9. 9. The Work of Art in the Age of Mechanical Reproduction Continued… <ul><li>Through the editing and camera positioning the performance of the actor is subjected to a series of optical tests. Also the performer is unable to adjust to the audience during his performance. This allows the audience to take the position of critic. The audience’s identification with the actor is really an identification with the camera. Consequently the audience takes the position of the camera; its approach is that of testing. This is not the approach to which cult values may be exposed. </li></ul><ul><li>There is no greater contrast than that of a stage play to a work of art founded in mechanical reproduction, such as film. Experts have long recognized that in the film “the greatest effects are almost always obtained by ‘acting’ as little as possible ... ”. The stage actor identifies himself with the character of his role. The film actor very often is denied this opportunity. </li></ul><ul><li>Film enables art to be accessible to the public. </li></ul><ul><li>Anyone may now find themselves part if a work of art. Passer by becomes film extra. This is particularly relevant to Russia. In a lot of Russian films the characters are not always actors in the traditional sense, but rather ordinary people portraying themselves and primarily in their own work process. </li></ul><ul><li>The representation of reality by film is more significant than that of painting as it assembles multiple fragments of reality. </li></ul><ul><li>Mechanical reproduction of art changes the reaction of the masses toward art. </li></ul><ul><li>Behaviour items shown in a movie can be analyzed much more precisely and from more points of view than those presented on paintings or on the stage. As compared with painting, filmed behaviour lends itself more readily to analysis because of its incomparably more precise statements of the situation. In comparison with the stage scene, the filmed behavior item lends itself more readily to analysis because it can be isolated more easily. </li></ul>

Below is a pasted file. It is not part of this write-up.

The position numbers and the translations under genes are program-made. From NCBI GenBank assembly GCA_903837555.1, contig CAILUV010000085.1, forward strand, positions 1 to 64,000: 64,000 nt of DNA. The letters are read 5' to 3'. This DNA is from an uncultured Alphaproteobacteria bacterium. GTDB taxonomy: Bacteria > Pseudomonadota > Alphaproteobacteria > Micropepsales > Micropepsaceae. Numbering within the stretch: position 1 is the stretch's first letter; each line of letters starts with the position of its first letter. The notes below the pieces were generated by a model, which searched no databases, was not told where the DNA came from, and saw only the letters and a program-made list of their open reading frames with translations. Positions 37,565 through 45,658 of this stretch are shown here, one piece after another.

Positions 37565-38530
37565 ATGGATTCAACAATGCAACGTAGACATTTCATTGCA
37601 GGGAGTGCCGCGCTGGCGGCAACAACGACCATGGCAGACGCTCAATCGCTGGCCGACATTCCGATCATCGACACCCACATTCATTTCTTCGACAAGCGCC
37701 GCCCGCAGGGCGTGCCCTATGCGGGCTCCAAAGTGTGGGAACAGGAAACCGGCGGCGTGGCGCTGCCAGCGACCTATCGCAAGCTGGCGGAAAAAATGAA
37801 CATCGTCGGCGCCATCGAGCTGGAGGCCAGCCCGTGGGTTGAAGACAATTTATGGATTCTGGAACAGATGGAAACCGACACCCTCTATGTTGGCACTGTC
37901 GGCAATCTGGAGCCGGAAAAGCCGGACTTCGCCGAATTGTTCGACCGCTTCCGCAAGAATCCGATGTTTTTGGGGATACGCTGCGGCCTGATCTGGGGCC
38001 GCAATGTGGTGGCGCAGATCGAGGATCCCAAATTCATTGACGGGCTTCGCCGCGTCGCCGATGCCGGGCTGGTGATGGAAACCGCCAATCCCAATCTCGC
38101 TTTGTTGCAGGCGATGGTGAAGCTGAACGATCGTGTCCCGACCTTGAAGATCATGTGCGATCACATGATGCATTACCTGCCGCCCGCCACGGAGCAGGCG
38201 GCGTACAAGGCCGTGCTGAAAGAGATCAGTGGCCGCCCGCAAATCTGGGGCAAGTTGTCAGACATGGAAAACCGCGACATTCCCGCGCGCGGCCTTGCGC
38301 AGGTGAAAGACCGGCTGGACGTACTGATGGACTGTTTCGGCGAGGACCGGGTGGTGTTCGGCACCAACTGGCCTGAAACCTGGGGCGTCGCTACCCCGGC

10. 10. A selected bibliography of the works about or in response to your theorist. One Way Street was Walter Benjamin's first effort to break out of the narrow confines of the academy and apply the techniques of literary studies to life as it is currently lived. For Benjamin criticism surrounds the ordinary objects of life, the texts of the time, films that are in current release, and the fleeting concerns of the public sphere. The Author as Producer represents one extreme of the spectrum of Benjamin’s positions. Benjamin attempts to use his knowledge developed in the context of historical research to entirely create a new political relationship of author – work – audience. Edward Fuchs: Collector and Historian documents Benjamin’s particular attitude towards the past. Focusing on special details for a projected future including events, products and lives that rupture the line of progress. He used this piece to advertise the principles of his project of the history of modernity. The essay clearly advocates the practice of historical materialism. The Origin of German Tragedy failed to earn Benjamin a place in the academic hierarchy. His father then refused to continue supporting him. It still became Benjamin's most sustained and original work and is one of the main sources of literary modernism in the twentieth century. Its about the theoretical nature of art in the sixteenth and seventeenth centuries.